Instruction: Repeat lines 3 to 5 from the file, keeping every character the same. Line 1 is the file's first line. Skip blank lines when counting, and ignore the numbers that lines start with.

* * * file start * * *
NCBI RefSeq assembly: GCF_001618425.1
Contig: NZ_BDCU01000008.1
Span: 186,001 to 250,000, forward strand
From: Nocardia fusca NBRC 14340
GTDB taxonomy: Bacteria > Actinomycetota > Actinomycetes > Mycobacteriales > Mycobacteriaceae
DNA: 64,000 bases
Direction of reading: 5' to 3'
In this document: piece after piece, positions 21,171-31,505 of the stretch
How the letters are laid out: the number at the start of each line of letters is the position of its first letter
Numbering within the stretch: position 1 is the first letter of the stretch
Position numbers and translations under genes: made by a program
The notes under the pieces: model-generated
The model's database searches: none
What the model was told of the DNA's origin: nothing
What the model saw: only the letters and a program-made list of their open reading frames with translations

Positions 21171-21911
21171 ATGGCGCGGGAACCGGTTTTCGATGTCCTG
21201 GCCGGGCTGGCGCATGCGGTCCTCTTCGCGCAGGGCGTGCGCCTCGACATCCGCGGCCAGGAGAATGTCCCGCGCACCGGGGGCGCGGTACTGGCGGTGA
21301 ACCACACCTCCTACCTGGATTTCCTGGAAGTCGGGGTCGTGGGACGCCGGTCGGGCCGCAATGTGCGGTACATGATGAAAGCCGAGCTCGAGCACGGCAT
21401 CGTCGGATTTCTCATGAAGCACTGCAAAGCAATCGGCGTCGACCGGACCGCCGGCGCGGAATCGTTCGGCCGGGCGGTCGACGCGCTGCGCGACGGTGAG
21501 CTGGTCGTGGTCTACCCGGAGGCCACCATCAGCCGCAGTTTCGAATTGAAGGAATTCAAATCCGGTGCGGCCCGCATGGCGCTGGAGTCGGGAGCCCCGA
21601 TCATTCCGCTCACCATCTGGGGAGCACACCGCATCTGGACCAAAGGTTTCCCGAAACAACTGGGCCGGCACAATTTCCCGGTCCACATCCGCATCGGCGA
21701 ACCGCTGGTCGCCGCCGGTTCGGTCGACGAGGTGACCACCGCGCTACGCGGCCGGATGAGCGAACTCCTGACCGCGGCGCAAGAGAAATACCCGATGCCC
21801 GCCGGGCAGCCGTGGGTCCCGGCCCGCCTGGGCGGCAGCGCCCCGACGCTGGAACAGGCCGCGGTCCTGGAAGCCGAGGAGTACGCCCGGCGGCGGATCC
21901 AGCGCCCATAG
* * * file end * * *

Span: 186,001 to 250,000, forward strand
From: Nocardia fusca NBRC 14340
GTDB taxonomy: Bacteria > Actinomycetota > Actinomycetes > Mycobacteriales > Mycobacteriaceae